My tough love approach (heavy on the love) focuses on bringing order to chaos, and creating solid (and straightforward) strategic plans. I take surveys for fun, never met a process I didn’t like, and am a big believer in personal growth as a keystone to business growth.
Often one of the first things I ask about when I sit down with a new client is how they collect payment for projects because it tells me a lot about how the business is run overall, and its strengths and weaknesses. There are many ways to do collections with class, but you need a process in place for it to work.
Having an honest conversation (and ongoing dialogue) with my clients about what’s going well and where I can help them improve is an essential first step in making their lives much easier.
We’ve explained why you need a collections process before but here we take it a step further and show you how to keep your communications classy, collect the money you’re owed, and preserve the client relationships you’ve worked hard to build.
When it comes to collecting payment, create and implement a process that states:
Doing this takes the guesswork out of payment collection for both you and your clients, saves everyone time, and builds trust. You also want to make sure your payment terms are clear on your invoice.
Your current clients are directly affected by your policy, and that makes their feedback valuable.
While you should never compromise your deeply held principles, ethics or values in pursuit of business, sometimes you can adapt your process to accommodate clients’ needs. Every situation is different but beware of letting what could be a fantastic opportunity slip away over policy-related issues.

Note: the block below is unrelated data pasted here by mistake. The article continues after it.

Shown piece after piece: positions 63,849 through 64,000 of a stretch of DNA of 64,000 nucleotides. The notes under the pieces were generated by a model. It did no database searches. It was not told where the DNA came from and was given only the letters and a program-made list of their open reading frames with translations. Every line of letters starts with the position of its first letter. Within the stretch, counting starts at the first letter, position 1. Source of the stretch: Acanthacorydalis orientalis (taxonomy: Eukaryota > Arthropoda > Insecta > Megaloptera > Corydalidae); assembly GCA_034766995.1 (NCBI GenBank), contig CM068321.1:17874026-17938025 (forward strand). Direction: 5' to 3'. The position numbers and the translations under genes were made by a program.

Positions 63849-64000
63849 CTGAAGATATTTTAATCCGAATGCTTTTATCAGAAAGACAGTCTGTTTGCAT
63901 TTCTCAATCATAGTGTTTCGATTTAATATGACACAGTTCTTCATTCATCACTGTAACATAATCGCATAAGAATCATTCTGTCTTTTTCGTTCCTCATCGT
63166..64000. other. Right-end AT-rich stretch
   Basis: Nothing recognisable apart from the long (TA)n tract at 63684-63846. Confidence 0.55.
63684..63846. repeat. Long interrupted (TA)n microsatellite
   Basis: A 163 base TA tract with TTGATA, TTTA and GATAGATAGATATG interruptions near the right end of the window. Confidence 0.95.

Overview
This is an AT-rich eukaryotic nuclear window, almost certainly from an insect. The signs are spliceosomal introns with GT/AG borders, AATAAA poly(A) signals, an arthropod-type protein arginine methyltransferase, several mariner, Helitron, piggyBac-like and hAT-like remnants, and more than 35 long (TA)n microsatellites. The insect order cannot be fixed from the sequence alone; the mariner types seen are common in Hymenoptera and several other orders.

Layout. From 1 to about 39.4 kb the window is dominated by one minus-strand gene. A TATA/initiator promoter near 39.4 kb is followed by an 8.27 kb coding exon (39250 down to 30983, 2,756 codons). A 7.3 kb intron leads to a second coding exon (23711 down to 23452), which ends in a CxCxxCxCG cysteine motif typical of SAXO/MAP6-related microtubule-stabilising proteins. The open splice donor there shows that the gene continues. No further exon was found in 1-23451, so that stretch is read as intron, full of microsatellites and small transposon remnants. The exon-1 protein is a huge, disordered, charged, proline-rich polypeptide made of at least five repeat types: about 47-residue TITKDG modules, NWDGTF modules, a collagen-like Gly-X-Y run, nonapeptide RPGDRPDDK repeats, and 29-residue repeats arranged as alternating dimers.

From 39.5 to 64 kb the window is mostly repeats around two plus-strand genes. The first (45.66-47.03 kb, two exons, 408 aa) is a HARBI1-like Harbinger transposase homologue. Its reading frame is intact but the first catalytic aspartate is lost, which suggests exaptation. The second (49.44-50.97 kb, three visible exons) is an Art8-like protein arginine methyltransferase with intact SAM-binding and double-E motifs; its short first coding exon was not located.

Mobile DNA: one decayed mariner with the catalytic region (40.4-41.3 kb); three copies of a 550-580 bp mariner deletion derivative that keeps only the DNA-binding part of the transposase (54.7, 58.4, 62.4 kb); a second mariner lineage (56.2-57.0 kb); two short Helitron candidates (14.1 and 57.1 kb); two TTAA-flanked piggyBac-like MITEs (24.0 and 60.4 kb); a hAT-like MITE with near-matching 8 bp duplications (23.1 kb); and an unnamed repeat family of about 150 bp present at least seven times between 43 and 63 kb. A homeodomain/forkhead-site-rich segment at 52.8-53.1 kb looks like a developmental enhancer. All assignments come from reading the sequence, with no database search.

Having an honest ongoing dialogue allows you to improve your relationship, retain clients and onboard new ones. Trust me, feedback is a good thing! Without it, you’d lose clients without having the opportunity to consider their points and propose solutions that will work for them and any future clients you acquire.
Striking the right balance with your process is somewhat of an art form. After all, you want to be assertive and get paid, but you don’t want to scare your clients away with overly aggressive terms or language. Totally doable.
Some time ago, I was looking to hire a VA for my own business and came across one with an oddly aggressive late fee policy. Although her collections policy stipulated she must be paid up front, it also stated that invoices were due within three days of being issued and a $25 late fee would immediately be charged on any invoices past due. Even if it was only 1 day past due.
Now, typically most late fees are not applied until an invoice is 28+ days past due and I have never seen one that charged more than 5% and this one was equal to 9%. So I politely voiced my concern with this policy and asked if we could meet in the middle – a 5% late fee added at 15 days past due.
She wasn’t interested in negotiating.